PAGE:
Ontario education workers launch job action as future of labour talks uncertain

Click to play video: 'Ontario students caught in middle as union, province fail to reach deal' Ontario students caught in middle as union, province fail to reach deal
WATCH ABOVE: CUPE has launched its work-to-rule campaign after failing to reach a new deal with the Ontario government. As Morganne Campbell reports, parents of students who need a little extra support are worried about what’s next – Sep 30, 2019

TORONTO – Tens of thousands of education workers across the province began a work-to-rule campaign on Monday as confusion mounted about when their union and the government would return to the bargaining table.

Education Minister Stephen Lecce said CUPE, which represents 55,000 custodians, clerical workers and early childhood educators, had accepted a government offer of new mediation dates and talks could resume as early as this week.

READ MORE: Ontario education minister delivers warning letter after talks break down

“I’m grateful for the union accepting those days,” he told a morning news conference at a school in Nobleton, Ont. “I hope that that can be a legitimate, bona fide, constructive dialogue that actually leads to a deal.”

But hours later, the president of CUPE’s Ontario School Board Council of Unions, refuted Lecce’s statement, saying no dates were offered and that the parties remained too far apart to return to the table.

Story continues below advertisement

“There’s a clear disconnect between what we hear from the minister and what we hear at the table and this would be another really good example of that,” Laura Walton said.

During the work-to-rule campaign, education workers will stop working overtime and won’t perform extra duties. For custodians, that includes not cleaning hallways, office areas or gymnasiums, cutting school lawns or picking up or emptying garbage cans outside of schools. Clerical workers are not to replace paper or perform photocopier repairs, find replacements for absent staff or administer any medications.

Education assistants are not to prepare materials for any class, complete student attendance or allow class to start without a teacher present, and information technology staff are not to perform repairs of any kind.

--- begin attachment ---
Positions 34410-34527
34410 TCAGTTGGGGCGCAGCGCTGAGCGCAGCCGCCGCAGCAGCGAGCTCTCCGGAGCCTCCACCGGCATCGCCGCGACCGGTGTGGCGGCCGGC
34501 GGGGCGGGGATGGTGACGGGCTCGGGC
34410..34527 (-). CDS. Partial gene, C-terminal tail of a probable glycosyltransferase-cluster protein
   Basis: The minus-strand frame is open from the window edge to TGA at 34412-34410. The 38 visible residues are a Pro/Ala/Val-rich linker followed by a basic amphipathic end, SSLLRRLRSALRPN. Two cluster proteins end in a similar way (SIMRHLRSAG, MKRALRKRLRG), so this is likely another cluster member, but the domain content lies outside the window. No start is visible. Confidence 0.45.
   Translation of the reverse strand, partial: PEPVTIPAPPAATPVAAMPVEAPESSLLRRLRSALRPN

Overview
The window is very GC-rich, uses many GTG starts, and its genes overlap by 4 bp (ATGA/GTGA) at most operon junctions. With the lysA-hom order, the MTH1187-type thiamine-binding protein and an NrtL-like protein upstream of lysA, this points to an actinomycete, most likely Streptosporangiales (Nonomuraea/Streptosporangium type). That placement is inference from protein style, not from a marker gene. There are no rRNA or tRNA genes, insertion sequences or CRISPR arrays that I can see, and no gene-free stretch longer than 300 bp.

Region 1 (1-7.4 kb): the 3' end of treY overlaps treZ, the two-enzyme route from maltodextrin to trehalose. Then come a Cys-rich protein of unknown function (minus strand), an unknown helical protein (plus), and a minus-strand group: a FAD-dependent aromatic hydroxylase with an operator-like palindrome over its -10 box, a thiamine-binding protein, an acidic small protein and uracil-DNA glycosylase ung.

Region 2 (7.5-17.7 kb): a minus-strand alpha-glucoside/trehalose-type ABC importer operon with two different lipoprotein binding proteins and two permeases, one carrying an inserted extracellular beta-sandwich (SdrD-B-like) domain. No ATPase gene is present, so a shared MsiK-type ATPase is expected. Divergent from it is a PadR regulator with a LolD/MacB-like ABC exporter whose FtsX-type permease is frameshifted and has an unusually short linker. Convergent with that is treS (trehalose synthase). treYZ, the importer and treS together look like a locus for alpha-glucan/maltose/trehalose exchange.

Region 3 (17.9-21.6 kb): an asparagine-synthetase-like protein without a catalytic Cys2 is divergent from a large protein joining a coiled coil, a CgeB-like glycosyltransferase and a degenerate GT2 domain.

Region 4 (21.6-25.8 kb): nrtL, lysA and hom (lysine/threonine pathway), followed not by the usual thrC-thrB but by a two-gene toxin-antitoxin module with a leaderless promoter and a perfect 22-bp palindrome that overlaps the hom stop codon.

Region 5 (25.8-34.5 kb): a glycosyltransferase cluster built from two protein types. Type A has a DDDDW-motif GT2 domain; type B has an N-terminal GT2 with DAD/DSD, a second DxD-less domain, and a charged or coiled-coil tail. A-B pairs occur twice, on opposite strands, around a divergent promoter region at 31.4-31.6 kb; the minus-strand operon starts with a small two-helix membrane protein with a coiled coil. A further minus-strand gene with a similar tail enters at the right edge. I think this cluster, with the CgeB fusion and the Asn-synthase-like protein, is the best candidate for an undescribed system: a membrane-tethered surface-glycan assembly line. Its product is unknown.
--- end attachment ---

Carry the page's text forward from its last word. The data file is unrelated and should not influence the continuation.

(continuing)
Walton said the union is willing to return to talks if there is a prospect of meaningful progress.

“I think we’ve got a bit to work on in order to get there,” she said.

WATCH: Will education workers strike this year? (Sept. 4, 2019)

Click to play video: 'Will education workers strike this year?' Will education workers strike this year?
Will education workers strike this year? – Sep 4, 2019

Contracts for Ontario’s public school teachers and education workers expired Aug. 31, and the major unions are in various stages of bargaining. The talks are happening as the government has ordered school boards to start increasing class sizes, moving to an average for high school from 22 to 28 over four years. Class sizes for grades 4 to 8 will increase by one student per classroom, from 23 to 24.

Story continues below advertisement

The government has said that will mean 3,475 fewer teachers in the system over four years, which will be accomplished by not filling vacancies when teachers quit or retire. Walton has said those cuts trickle down and impact educational assistant supports and custodial services as well.

READ MORE: Doug Ford’s office battles with Justin Trudeau over education policy

NDP education critic Marit Stiles said the work-to-rule campaign didn’t need to happen and blamed Premier Doug Ford’s government for not doing enough to avert the job action.

“Nobody in this situation wants students to suffer,” she said. “But, unfortunately, here we are in this situation. It really makes clear once again that the cuts that this government is making are impacting students.”

Green party Leader Mike Schreiner said the Ford government’s education cuts will put more pressure on support staff, who are some of the lowest paid employees in the education system.

“They deserve support,” Schreiner said in a statement. “I urge the Ford government to focus on improving education during negotiations instead of pinching pennies. ”


Sponsored content